Predictive validity of critical thinking skills for initial clinical dental hygiene performance

Karen B. Williams, Douglas R. Glasnapp, Terri S.I. Tilliss, Joy Osborn, Kris Wilkins, Shannon Mitchell, Wendy Kershbaum, Colleen Schmidt

Research output: Contribution to journalArticlepeer-review

15 Scopus citations


This study collected validity evidence on the utility of critical thinking skills and critical thinking disposition in predicting initial clinical performance. The predictive value of critical thinking skills scores and disposition scores was examined to determine their unique contribution beyond that provided by traditional predictors: grade point average, age, and number of college hours. The study involved three phases: establishing content validity of three outcome measures; assessing students' baseline critical thinking skills and disposition using the California Critical Thinking Skills Test (CCTST) and the California Critical Thinking Dispositions Inventory (CCTDI); and assessing students' initial clinical competence, clinical reasoning, and clinical knowledge. All baccalaureate-level dental hygiene programs in the United States affiliated with a dental school (N=22) were invited to participate; of those, seven volunteered. A convenience sample of 207 first-year dental hygiene students was obtained. A series of hierarchical multiple regression analyses demonstrated that CCTST scores explained a statistically significant (p<.05) proportion of variance in students' initial clinical reasoning scores, acquired knowledge scores, and faculty ratings, above and beyond that explained by other predictor variables. CCTDI scores were not significant predictors of any outcome measure. It was concluded that CCTST is a good predictor of initial student outcomes and may have utility for student selection and retention.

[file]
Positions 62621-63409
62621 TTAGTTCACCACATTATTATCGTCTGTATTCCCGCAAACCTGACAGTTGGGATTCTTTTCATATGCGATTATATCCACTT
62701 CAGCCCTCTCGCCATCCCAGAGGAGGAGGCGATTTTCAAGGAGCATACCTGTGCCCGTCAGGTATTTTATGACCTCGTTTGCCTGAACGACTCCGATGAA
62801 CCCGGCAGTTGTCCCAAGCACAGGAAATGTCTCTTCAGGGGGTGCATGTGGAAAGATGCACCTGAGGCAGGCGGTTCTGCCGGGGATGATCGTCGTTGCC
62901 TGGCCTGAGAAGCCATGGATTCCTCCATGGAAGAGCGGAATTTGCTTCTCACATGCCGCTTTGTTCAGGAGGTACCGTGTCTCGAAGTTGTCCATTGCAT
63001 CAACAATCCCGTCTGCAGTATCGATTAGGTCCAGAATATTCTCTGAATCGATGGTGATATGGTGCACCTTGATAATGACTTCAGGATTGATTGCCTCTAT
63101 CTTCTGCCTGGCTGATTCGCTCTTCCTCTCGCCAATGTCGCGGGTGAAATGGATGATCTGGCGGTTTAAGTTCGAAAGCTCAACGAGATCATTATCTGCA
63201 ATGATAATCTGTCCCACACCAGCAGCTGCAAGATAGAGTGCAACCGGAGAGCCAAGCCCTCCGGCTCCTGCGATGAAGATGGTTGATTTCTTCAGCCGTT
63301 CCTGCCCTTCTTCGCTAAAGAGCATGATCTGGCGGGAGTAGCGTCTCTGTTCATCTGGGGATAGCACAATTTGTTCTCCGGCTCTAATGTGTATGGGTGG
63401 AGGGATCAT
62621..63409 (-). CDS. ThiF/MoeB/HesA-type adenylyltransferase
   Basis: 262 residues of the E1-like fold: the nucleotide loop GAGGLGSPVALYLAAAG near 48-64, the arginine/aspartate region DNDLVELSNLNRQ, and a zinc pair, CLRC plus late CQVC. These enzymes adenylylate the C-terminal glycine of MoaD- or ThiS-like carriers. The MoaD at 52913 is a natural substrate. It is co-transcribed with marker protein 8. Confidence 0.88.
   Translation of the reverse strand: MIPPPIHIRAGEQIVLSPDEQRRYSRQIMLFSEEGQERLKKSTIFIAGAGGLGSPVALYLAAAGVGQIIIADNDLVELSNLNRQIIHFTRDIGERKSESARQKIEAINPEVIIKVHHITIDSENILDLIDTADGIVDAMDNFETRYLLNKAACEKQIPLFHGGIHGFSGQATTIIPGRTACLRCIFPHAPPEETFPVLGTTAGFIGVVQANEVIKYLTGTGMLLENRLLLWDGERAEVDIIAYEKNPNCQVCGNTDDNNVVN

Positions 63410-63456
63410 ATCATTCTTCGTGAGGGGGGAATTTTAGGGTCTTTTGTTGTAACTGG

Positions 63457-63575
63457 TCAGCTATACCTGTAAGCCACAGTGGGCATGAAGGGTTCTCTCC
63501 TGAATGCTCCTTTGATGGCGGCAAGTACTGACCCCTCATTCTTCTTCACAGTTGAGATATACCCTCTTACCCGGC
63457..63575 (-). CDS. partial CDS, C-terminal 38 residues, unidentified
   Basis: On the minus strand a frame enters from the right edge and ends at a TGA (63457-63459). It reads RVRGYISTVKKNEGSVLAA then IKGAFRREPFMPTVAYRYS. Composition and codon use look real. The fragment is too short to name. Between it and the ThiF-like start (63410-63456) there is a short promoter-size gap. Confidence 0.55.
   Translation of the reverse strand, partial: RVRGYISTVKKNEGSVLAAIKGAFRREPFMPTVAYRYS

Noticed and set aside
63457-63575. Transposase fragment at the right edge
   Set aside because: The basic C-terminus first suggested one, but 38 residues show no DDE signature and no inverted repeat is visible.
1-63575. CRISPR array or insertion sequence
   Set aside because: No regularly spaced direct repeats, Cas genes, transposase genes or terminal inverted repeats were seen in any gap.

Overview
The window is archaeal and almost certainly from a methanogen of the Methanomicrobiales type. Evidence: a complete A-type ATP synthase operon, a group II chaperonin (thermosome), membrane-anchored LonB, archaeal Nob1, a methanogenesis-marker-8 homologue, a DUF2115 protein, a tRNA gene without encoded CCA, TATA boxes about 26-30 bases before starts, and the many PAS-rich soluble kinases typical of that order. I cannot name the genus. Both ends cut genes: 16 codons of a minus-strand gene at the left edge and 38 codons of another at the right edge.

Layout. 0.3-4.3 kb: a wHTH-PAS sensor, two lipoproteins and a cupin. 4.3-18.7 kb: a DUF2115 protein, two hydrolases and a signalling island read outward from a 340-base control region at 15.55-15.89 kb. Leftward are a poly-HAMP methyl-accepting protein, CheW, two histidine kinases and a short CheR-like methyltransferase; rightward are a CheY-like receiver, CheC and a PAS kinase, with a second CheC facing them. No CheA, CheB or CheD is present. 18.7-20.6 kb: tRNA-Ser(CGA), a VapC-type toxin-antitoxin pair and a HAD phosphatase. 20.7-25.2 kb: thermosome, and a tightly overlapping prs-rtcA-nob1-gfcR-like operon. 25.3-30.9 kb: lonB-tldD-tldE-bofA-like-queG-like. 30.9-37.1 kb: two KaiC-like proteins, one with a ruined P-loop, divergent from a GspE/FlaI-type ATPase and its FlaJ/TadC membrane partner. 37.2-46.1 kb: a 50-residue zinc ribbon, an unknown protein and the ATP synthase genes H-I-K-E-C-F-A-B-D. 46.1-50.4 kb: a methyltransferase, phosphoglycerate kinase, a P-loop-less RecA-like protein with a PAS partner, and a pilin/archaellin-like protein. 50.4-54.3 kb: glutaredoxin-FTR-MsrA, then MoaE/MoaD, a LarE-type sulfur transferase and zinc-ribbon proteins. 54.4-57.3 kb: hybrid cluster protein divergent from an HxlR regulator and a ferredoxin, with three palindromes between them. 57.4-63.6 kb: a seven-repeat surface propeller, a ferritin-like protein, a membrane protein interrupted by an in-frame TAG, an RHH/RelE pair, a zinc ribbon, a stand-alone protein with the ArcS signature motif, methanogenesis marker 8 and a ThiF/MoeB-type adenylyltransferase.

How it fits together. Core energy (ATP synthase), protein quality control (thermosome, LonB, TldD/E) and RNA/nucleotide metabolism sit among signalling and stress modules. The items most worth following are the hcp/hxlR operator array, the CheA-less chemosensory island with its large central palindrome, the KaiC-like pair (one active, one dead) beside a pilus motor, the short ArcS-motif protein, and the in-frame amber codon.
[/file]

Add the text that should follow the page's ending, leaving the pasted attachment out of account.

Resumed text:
Original languageEnglish (US)
Pages (from-to)1180-1192
Number of pages13
JournalJournal of dental education
Issue number11
StatePublished - Nov 1 2003

Bibliographical note

Funding Information:
We thank the ADHA Institute for Oral Health and ADEA/Young Dental Manufacturing Company Dental Hygiene Development Grant for funding of this study. We also thank Nona Tollefson, Ph.D., John Poggio, Ph.D., Janet Marquis, Ph.D., Pamela Duncan, P.T., Ph.D., Daniel Tira, Ph.D., and William Mayberry, Ph.D., for their advice and support on the development of this project.

Copyright 2017 Elsevier B.V., All rights reserved.


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